What are the objectives of the bill?
The Lok Sabha passed the Surrogacy (Regulation) Bill, 2019. The Bill is aimed at ending the exploitation of women who are lending their womb for surrogacy, and protecting the rights of children born through this. The Bill will also look after the interests of the couple that opt for surrogacy, ensuring that there are laws protecting them against exploitation by clinics that are carrying this out as a business.
Why commercial surrogacy has been banned in India?
There are very few countries in the world which allow commercial surrogacy, with experts arguing that this is exploitation and abuse of human dignity. We cannot allow women in our country to be exploited without them actually understanding what is happening with them.
What does bill provide for?
The Bill seeks to ban commercial surrogacy and provides for constituting a National Surrogacy Board, State Surrogacy Boards, and the appointment of appropriate authorities for the regulation of the practice and process of surrogacy.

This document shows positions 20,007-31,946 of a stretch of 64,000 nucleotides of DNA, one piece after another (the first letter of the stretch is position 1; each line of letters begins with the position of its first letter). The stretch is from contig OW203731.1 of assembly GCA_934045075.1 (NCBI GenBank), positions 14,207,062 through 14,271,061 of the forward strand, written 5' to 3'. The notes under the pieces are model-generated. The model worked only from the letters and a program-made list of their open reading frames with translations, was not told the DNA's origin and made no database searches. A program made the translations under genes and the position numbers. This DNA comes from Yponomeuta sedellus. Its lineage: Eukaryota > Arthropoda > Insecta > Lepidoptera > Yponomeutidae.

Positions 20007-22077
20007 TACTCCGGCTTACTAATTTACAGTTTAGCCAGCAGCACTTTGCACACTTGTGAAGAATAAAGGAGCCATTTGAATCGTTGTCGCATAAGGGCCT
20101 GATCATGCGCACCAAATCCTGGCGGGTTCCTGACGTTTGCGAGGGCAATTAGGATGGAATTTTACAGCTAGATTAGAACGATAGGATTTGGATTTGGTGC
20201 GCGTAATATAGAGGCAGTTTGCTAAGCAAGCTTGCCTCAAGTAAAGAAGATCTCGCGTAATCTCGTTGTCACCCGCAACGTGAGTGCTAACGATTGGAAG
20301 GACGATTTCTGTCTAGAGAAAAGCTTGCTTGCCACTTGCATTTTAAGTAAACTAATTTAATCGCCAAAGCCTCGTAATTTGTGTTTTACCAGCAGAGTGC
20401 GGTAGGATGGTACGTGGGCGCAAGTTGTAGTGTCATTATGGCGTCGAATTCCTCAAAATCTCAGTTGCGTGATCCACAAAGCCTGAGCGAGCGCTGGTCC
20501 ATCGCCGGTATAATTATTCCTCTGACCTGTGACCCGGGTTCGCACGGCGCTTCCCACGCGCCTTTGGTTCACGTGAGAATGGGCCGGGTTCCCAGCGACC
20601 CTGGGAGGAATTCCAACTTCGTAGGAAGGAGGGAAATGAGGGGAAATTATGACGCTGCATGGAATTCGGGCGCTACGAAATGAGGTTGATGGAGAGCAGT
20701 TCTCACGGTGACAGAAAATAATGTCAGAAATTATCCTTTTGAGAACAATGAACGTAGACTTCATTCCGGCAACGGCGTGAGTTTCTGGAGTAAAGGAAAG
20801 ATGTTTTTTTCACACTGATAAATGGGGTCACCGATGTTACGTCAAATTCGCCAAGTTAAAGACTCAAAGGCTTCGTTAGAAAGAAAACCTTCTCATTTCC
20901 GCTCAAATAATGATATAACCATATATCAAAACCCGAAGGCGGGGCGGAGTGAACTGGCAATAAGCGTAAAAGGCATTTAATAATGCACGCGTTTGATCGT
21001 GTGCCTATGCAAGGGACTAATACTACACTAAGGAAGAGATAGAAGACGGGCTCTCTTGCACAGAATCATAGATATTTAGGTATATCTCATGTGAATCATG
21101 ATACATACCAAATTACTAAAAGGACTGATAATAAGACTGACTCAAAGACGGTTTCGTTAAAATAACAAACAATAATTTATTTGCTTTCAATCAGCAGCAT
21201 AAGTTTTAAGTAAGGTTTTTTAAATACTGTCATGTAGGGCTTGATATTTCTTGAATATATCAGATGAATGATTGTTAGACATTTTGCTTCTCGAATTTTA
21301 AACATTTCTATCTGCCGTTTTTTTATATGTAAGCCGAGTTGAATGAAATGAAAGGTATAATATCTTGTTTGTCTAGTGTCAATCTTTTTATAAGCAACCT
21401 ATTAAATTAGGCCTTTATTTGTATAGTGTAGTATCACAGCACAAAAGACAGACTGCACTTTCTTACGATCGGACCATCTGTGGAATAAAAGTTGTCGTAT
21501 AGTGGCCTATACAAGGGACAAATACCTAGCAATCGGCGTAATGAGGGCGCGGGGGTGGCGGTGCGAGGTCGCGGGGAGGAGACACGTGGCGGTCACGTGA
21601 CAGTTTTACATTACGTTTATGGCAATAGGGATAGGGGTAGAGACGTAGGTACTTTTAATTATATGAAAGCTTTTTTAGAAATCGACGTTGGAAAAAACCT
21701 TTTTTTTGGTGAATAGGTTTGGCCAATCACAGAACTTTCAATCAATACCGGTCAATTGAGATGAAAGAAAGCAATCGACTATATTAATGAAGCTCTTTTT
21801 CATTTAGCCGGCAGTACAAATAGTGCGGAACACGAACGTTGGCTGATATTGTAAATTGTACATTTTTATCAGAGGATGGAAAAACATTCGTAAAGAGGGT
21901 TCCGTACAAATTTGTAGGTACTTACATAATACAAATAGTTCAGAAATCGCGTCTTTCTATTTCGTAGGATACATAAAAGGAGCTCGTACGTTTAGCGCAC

The Surrogacy (Regulation) Bill regulates altruistic surrogacy and prohibits commercial surrogacy. It defines surrogacy as a practice where a woman gives birth to a child for an eligible couple and agrees to hand over the child to them after the birth.
The Bill allows altruistic surrogacy, which involves a surrogacy arrangement where the monetary reward only involves medical expenses and insurance coverage for the surrogate mother. Commercial surrogacy is prohibited under the Bill. This type of surrogacy includes a monetary benefit or reward (in cash or kind) that exceeds basic medical expenses and insurance for the surrogate mother.
Provisions for altruistic surrogacy
The couple intending to commission a surrogacy arrangement must be a close relative of the surrogate mother. In addition, the couple have to be Indian citizens who have been married for at least five years and are in the age group of 23-50 years (female partner) and 26-55 years (male partner), and secure a medical certificate stating that either or both partners are infertile.
The couple also should not have any surviving child (whether biological, adopted or surrogate), except if the surviving child is mentally or physically challenged or suffers from a fatal illness, among other provisions.
The surrogate mother, apart from proving that she is a close relative of the couple intending the surrogacy, has to married with a child of her own, in the age bracket of 25 to 35 years old, and should not have been a surrogate mother before. The Bill states that any child born out of a surrogacy procedure shall be the biological child of the intending couple and will be entitled to all rights and privileges that are available to a natural child.